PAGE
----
The vote in Copenhagen was carried on huge television screens set up in the Daley Center to carry what many had hoped would be approval of Chicago as the host city. It had seemed so likely to many in a city still basking in the glow of hometown Sen. Barack Obama's election as president.
Instead, Chicago was bounced in the first round, bringing an audible gasp from the crowd. The elimination came so quickly - more than an hour before the scheduled final announcement - that people were still excitedly talking among themselves when IOC President Jacques Rogge appeared in the screens to announce: "The city of Chicago, having obtained the least number of votes, will not participate in the next round."
Many weren't sure what Rogge had said, and turned to each other to ask. Some just stood for a few minutes, staring at the screens, and at least one flung his hands into the air in a crude gesture toward the TVs. Within seconds, people began filing out of the plaza.
Behind them, the screen listed the cities still in contention Madrid, Tokyo and Rio de Janeiro, with a blank space where the word "Chicago" had been moments earlier.
"I've never really had a disappointment like this," said Ken Rudd, a 33-year-old salesman from Evergreen Park. "This is one of the saddest things I've ever seen."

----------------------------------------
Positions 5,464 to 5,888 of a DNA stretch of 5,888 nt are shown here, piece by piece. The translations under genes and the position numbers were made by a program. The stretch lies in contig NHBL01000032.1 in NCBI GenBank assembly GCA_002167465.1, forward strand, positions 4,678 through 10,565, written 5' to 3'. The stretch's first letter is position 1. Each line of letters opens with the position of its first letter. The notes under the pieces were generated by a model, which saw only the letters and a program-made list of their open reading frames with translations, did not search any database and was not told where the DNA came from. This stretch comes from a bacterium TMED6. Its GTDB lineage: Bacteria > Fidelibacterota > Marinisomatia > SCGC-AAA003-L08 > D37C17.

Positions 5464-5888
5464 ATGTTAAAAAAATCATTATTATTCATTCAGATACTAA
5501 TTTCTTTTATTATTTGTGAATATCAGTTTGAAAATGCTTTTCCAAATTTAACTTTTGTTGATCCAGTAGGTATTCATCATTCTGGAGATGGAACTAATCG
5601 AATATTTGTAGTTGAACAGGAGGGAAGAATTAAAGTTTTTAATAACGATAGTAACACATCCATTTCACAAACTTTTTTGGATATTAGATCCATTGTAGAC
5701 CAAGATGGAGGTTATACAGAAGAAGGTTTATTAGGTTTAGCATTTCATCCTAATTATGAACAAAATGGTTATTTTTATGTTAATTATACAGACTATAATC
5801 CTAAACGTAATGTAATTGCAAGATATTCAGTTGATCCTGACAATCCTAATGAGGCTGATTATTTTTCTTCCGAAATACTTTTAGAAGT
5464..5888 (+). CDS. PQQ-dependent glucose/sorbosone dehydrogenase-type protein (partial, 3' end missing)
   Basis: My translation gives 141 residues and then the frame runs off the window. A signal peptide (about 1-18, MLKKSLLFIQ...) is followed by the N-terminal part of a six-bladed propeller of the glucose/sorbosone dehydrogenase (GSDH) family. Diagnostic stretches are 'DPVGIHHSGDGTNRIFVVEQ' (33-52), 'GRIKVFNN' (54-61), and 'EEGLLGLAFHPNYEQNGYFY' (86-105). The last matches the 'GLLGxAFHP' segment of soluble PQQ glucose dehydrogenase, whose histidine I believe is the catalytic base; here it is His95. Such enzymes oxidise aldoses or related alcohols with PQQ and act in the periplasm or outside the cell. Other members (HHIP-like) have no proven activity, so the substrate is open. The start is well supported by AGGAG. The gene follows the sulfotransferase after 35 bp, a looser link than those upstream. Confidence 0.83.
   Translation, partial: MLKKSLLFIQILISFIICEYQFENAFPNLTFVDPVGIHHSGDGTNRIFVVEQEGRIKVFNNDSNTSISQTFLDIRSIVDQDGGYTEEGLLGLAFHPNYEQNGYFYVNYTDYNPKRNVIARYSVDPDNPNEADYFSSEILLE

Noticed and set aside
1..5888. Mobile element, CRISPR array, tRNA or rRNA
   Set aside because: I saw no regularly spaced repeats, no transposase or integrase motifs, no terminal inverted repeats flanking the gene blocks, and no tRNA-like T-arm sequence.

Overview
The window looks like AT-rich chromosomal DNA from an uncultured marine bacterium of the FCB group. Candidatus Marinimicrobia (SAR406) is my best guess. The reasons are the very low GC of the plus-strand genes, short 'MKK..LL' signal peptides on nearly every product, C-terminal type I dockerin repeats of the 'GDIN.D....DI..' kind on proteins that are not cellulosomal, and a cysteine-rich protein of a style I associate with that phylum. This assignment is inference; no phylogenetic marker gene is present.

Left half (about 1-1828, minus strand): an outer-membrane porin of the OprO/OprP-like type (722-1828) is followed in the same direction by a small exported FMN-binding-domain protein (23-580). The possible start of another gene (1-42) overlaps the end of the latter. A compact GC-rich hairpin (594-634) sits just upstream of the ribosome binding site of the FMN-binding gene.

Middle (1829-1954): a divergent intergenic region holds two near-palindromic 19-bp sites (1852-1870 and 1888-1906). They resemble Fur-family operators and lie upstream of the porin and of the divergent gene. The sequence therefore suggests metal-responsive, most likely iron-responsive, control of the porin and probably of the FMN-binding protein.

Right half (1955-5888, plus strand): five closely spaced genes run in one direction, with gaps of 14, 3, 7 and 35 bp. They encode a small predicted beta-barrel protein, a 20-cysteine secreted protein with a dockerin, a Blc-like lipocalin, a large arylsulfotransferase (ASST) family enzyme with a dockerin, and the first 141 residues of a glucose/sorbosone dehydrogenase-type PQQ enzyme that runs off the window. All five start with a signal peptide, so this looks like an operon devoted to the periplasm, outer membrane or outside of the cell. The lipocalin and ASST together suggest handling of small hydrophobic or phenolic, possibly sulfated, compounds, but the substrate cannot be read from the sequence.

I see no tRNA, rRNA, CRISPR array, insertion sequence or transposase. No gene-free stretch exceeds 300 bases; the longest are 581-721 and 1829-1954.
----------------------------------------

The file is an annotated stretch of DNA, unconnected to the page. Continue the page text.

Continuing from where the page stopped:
Katie Suitor, a 28-year-old social worker, was equally surprised, saying that she had already signed up to work as a volunteer for the games.
"I was looking forward to having the world come and see just how great Chicago is," she said.
The IOC decision was a major blow to Mayor Richard M. Daley, who spent three years working, cajoling and insisting that the games would be a boon for his city. The 67-year-old Daley, who has been in office for 20 years, was already grappling with low approval ratings, though it was an open question whether a winning Olympics bid would help or hurt those numbers.
The IOC had traditionally partnered with governments where strong leaders like Daley are in control. That wasn't the case here and the Olympics will likely not be part of Daley's legacy.
The Chicago bid had plenty of homegrown firepower, from Oprah Winfrey right on up to Obama and the first lady, South Side native Michelle Obama. All were in Copenhagen ahead of the vote and the first couple gave presentations to the IOC earlier on Friday, though the president left hours before the voting began.
Randy Wood, 49, of San Diego said the IOC clearly wasn't swayed by Obama's influence.
"Maybe his clout stopped at the Pacific and the Atlantic," said Wood, who said the early elimination reflects poorly on the president.
With Chicago well-known for public corruption and problems with public services, opponents had serious concerns about Olympics-sized hassles and bills, despite assurances by city officials that taxpayers wouldn't owe a dime.
A recent poll by the Chicago Tribune showed residents almost evenly split, with 47 percent in favor of the bid and 45 percent against; that's a drop from the 2-1 support the newspaper found in a February poll. The 2016 bid committee said its own poll last week found support from 72 percent of Chicagoans.
The news that Chicago had been eliminated was greeted with surprise in Rio.
"Wow, we never thought Chicago would get out in the first round," said 29-year-old Rio resident Leandro Cruz, one of tens of thousands of people gathered on Copacabana beach. "Everybody thought it would be Chicago and Rio until the very end."